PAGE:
14. In an electrical assembly including a printed circuitry board having a hole from which a conductive strip on one surface of the board radiates, a lead wire disposed within the hole, and coated with a tough insulation, the end of said lead wire being severed to expose the metallic core, an adapter member surrounding and in tight engagement with the lead wire, said member being in engagement with the side walls of the hole, a solder iillet surrounding said member in contact with the exposed lead wire core on one surface of the board, a solder llet surrounding said member and overlying and contacting the conductive strip on said surface of the board, and a solder filament connecting said illets.
15. In an electrical assembly including a printed circpitry board having a hole from which a conductive strip on thesurface of the board radiates, a lead wire disposed Within the hole, an adapter member surrounding and in tight engagement with the lead wire, said member being in engagement with the side walls of the hole, a longitudinal opening in said member exposing the metal of said lead wire, a solder iillet surrounding said member and lead wire on said surface of the board and overlying and contacting the conductive strip, and a capillary solder filament in connection with said llet and disposed in said opening in contact with said lead wire.
16. In an electrical assembly including a printed circuitry board having a hole from which a conductive strip on one surface of the board radiates, a lead wire disposed within the hole, a cuneate adapter member surrounding and in tight engagement with the lead wire to detine therewith a lead end portion in frictional engagement at a plurality of spaced points with the side walls of the hole, a longitudinal opening in said member exposing a groove in said lead wire, a solder fillet surrounding said lead end portion on said surface of the board and overlying and contacting the conductive strip, and a capillary solder lilament integral with said illet and disposed in said groove in Contact with said lead wire.
17. In an electrical assembly including a printed circuitry board having a hole from which a conductive strip on one surface of the board radiates, a lead wire disposed within the hole, an adapter member surrounding and in tight engagement with the lead wire, said member being in engagement with the side walls of the hole, a longitudinal opening in said member exposing a groove in said lead wire, solder llets surrounding said member and lead wire on the opposed surfaces of the board respectively, one of said fillets overlying and contacting the conductive strip, and a solder iilament connecting said llets and disposed in said groove in contact with said lead wire.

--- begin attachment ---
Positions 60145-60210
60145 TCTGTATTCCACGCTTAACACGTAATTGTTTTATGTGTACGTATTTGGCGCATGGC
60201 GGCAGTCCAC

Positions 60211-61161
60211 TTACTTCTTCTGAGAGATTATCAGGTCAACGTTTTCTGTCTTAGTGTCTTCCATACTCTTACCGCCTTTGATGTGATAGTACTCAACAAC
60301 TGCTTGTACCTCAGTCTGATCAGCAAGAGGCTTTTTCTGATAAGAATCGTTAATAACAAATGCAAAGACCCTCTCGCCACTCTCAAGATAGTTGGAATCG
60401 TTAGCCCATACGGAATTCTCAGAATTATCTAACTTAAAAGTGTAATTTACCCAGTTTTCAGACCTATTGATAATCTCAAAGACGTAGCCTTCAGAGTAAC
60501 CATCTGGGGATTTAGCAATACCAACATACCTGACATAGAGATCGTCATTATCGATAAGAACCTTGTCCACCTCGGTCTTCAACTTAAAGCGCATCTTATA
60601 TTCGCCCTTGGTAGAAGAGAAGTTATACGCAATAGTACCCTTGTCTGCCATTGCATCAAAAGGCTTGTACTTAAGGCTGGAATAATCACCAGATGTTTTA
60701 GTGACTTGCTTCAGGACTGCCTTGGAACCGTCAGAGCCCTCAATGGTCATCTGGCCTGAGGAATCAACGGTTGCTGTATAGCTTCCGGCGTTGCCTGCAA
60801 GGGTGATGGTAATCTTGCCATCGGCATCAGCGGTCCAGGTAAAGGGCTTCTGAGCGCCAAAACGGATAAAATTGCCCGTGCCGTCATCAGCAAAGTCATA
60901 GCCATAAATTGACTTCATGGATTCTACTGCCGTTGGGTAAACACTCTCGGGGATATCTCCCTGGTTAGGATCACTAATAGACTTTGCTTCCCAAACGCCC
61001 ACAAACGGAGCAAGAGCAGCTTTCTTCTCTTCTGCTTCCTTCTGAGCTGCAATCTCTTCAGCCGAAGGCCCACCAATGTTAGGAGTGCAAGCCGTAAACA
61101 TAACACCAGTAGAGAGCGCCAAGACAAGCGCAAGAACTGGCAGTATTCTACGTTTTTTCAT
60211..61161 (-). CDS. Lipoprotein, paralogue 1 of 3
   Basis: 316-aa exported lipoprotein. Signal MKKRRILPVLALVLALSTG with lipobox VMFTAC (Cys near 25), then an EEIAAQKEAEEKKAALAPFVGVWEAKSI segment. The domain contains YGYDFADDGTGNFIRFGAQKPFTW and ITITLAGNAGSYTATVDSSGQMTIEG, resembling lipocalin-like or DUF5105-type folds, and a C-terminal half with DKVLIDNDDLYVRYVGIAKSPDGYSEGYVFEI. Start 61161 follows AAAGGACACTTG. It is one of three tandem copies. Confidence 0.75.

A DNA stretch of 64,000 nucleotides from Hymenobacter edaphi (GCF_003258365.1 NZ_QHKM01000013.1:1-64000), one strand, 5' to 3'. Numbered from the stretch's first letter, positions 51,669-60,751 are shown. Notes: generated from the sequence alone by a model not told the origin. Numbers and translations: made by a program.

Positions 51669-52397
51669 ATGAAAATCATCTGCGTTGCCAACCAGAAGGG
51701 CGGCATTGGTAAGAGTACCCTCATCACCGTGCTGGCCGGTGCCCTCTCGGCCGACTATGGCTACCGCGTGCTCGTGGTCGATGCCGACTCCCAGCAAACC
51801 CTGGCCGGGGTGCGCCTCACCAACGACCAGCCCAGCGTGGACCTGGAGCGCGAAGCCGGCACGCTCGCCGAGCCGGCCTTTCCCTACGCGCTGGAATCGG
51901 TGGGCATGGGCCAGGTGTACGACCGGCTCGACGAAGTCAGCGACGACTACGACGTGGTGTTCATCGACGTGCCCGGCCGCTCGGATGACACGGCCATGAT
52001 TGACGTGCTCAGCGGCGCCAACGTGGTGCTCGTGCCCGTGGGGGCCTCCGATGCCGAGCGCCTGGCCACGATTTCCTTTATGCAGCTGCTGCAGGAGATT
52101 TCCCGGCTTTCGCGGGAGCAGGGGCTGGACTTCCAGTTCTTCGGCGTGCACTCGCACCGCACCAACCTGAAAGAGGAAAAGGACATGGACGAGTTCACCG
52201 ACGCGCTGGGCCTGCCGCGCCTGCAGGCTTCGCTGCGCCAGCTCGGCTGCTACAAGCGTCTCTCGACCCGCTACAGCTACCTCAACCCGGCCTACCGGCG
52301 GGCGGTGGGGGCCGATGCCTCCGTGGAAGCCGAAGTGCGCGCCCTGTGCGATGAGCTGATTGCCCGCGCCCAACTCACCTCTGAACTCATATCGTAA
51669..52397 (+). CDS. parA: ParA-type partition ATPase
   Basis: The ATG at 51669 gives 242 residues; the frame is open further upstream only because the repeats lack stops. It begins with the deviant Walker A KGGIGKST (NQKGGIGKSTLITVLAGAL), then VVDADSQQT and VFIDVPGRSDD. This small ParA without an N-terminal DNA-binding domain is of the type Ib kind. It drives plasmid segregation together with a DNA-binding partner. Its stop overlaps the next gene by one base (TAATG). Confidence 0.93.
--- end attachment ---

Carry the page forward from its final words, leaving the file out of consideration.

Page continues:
18. In an electrical assembly including a printed circuit board of iniiexible insulating material having a hole from which a conductive strip on the surface 'of the board radiates, a component lead wire disposed within the hole, an adapter member attached to and gripping said lead wire to form therewith a lead end portion frictionally engaging the side walls of the hole and providing a continuous capillary passageway from one to the opposite side of the board, a capillary solder fillet surrounding said lead end portion on one side of the board and overlying and contacting the conductive strip, and a solder lament integral with said tillet and extending along said passageway to the opposite side of the board and in contact with said lead end portion.
19. An electrical assembly according to claim 18 wherein said `iilament extends along an external surface of said lead end portion and directly contacts said lead Wire.
References Cited bythe Examiner UNTED STATES PATENTS 116,636 7/ 71 Selden 29-406 X 342,173 5/86 Boek 29-193.5 1,827,337 10/31 Schwartz 287-201 1,955,695 4/34 Veling 339-276 1,982,169 11/34 Kollath 29-155.5 X 1,995,115 3/35 Douglas 339-258 2,041,956 5/36 Reid 29-l93.5 2,064,184 12/ 36 Stevens 174-126 2,066,511 l/37 Arlt 174-84 2,183,109 12/39 Sipe 339-276 2,288,918 7/42 Parker 29-155.55 2,350,601 6/44 Frank et al 174-84 2,409,966 10/ 46 Voity et al 29-190 2,483,424 10/ 49 Martines. 2,492,236 12/ 49 Mydlil. 2,502,291 3/ 50 Taylor 29-155.5 2,550,578 4/51 McBerty. 2,564,098 8/51 Dorjee 29-155.55 X 2,588,172 3/52 Snavely 174-70.2 X 2,596,528 5/52 Carlson 29-155.55 2,640,903 6/ 53 Kohring 339-221 X 2,650,415 9/53 Kingman 339-220 2,659,875 11/53 Yarrow 339-220 2,692,422 10/ 54 Pierce 339-250 X 2,695,329 11/54 Sabine 174-126 2,707,272 4/55 Blitz 339-17 2,723,384 11/53 Lang 339-194 2,748,452 6/56 Pierce 29-155.55 2,756,485 7/56 Abramson et al. 29-155.5 2,757,443 8/56 Steigerwalt et al 29-155.5 2,778,097 1/57 Berg 29-193.5 2,816,275 12/57 Hammell 29-l55.55 X 2,818,632 1/58 Hammell 29-l55.55 2,902,629 9/59 Little et al. 174--685 X 3,020,520 2/62 Berg 339-273 3,059,152 10/62 Khouri 339-17 X OTHER REFERENCES Electrical Manufacturing, August 1943, page 143.
Publication I: Components for Printed Circuits, Mannix et al., published in Radio-Electronic Engineering (pp. 17-19 and 34 relied on), copy available in the Scientific Library and Div. 65.
.TGSEPH D. SEERS, Primary Examiner.
WHITMORE A. WILTZ, JOSEPH C, MANIAN,
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|International Classification||H01R12/55, H01R4/02, H01R13/115, B23P19/04, B23K1/19, H05K3/34, H01R43/02|
|Cooperative Classification||H05K3/3468, H05K2201/10401, H05K2201/10916, H01R9/091, H05K2201/1081, H05K3/3447|
|European Classification||H01R9/09B, H05K3/34D|